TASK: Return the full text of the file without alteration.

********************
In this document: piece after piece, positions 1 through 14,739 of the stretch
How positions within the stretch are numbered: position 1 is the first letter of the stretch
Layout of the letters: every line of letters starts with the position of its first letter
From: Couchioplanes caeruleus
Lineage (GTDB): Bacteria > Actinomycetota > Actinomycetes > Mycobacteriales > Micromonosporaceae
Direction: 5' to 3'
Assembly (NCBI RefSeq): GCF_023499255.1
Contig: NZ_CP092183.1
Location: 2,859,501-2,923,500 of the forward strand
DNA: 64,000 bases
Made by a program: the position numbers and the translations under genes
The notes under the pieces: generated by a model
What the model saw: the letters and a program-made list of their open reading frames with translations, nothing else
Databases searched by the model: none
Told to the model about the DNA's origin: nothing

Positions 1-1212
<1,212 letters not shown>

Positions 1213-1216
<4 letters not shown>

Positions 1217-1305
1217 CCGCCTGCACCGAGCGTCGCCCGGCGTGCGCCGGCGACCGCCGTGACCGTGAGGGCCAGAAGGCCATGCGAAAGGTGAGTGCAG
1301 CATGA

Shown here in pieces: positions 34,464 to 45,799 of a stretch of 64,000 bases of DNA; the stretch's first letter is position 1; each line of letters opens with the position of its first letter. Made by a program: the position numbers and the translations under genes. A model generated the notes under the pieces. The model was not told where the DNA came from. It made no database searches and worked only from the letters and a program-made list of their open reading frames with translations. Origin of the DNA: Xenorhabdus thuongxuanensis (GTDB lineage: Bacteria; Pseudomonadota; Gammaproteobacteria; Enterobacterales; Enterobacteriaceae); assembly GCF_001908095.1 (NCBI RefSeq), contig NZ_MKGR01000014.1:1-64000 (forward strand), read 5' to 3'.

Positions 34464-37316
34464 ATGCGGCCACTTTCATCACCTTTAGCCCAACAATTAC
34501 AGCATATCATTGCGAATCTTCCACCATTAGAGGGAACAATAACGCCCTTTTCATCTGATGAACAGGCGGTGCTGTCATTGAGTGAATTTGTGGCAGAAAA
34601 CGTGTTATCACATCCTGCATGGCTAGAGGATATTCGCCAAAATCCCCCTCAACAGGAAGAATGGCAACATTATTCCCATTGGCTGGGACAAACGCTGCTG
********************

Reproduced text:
In this document: piece after piece, positions 1 through 14,739 of the stretch
How positions within the stretch are numbered: position 1 is the first letter of the stretch
Layout of the letters: every line of letters starts with the position of its first letter
From: Couchioplanes caeruleus
Lineage (GTDB): Bacteria > Actinomycetota > Actinomycetes > Mycobacteriales > Micromonosporaceae
Direction: 5' to 3'
Assembly (NCBI RefSeq): GCF_023499255.1
Contig: NZ_CP092183.1
Location: 2,859,501-2,923,500 of the forward strand
DNA: 64,000 bases
Made by a program: the position numbers and the translations under genes
The notes under the pieces: generated by a model
What the model saw: the letters and a program-made list of their open reading frames with translations, nothing else
Databases searched by the model: none
Told to the model about the DNA's origin: nothing

Positions 1-1212
<1,212 letters not shown>

Positions 1213-1216
<4 letters not shown>

Positions 1217-1305
1217 CCGCCTGCACCGAGCGTCGCCCGGCGTGCGCCGGCGACCGCCGTGACCGTGAGGGCCAGAAGGCCATGCGAAAGGTGAGTGCAG
1301 CATGA

Shown here in pieces: positions 34,464 to 45,799 of a stretch of 64,000 bases of DNA; the stretch's first letter is position 1; each line of letters opens with the position of its first letter. Made by a program: the position numbers and the translations under genes. A model generated the notes under the pieces. The model was not told where the DNA came from. It made no database searches and worked only from the letters and a program-made list of their open reading frames with translations. Origin of the DNA: Xenorhabdus thuongxuanensis (GTDB lineage: Bacteria; Pseudomonadota; Gammaproteobacteria; Enterobacterales; Enterobacteriaceae); assembly GCF_001908095.1 (NCBI RefSeq), contig NZ_MKGR01000014.1:1-64000 (forward strand), read 5' to 3'.

Positions 34464-37316
34464 ATGCGGCCACTTTCATCACCTTTAGCCCAACAATTAC
34501 AGCATATCATTGCGAATCTTCCACCATTAGAGGGAACAATAACGCCCTTTTCATCTGATGAACAGGCGGTGCTGTCATTGAGTGAATTTGTGGCAGAAAA
34601 CGTGTTATCACATCCTGCATGGCTAGAGGATATTCGCCAAAATCCCCCTCAACAGGAAGAATGGCAACATTATTCCCATTGGCTGGGACAAACGCTGCTG